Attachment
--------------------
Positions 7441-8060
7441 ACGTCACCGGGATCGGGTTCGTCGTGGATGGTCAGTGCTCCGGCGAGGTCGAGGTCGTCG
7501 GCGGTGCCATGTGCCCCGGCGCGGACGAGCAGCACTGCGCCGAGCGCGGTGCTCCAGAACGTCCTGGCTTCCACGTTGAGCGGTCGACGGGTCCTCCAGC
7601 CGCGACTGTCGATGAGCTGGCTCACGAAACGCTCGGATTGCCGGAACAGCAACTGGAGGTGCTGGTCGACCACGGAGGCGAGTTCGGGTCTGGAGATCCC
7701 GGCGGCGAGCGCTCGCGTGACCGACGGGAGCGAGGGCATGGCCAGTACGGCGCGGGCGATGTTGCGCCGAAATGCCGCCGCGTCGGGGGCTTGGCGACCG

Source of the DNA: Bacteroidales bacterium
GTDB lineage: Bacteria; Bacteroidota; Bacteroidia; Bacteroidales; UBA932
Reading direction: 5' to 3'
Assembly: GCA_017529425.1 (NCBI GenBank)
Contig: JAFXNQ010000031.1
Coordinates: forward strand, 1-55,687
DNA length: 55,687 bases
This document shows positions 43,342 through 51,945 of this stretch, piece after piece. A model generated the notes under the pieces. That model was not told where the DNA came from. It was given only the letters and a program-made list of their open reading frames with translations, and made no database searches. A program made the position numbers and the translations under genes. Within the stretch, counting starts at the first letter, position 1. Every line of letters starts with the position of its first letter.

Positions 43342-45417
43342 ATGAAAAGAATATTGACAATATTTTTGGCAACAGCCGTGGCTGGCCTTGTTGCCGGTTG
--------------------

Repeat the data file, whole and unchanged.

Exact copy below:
Positions 7441-8060
7441 ACGTCACCGGGATCGGGTTCGTCGTGGATGGTCAGTGCTCCGGCGAGGTCGAGGTCGTCG
7501 GCGGTGCCATGTGCCCCGGCGCGGACGAGCAGCACTGCGCCGAGCGCGGTGCTCCAGAACGTCCTGGCTTCCACGTTGAGCGGTCGACGGGTCCTCCAGC
7601 CGCGACTGTCGATGAGCTGGCTCACGAAACGCTCGGATTGCCGGAACAGCAACTGGAGGTGCTGGTCGACCACGGAGGCGAGTTCGGGTCTGGAGATCCC
7701 GGCGGCGAGCGCTCGCGTGACCGACGGGAGCGAGGGCATGGCCAGTACGGCGCGGGCGATGTTGCGCCGAAATGCCGCCGCGTCGGGGGCTTGGCGACCG

Source of the DNA: Bacteroidales bacterium
GTDB lineage: Bacteria; Bacteroidota; Bacteroidia; Bacteroidales; UBA932
Reading direction: 5' to 3'
Assembly: GCA_017529425.1 (NCBI GenBank)
Contig: JAFXNQ010000031.1
Coordinates: forward strand, 1-55,687
DNA length: 55,687 bases
This document shows positions 43,342 through 51,945 of this stretch, piece after piece. A model generated the notes under the pieces. That model was not told where the DNA came from. It was given only the letters and a program-made list of their open reading frames with translations, and made no database searches. A program made the position numbers and the translations under genes. Within the stretch, counting starts at the first letter, position 1. Every line of letters starts with the position of its first letter.

Positions 43342-45417
43342 ATGAAAAGAATATTGACAATATTTTTGGCAACAGCCGTGGCTGGCCTTGTTGCCGGTTG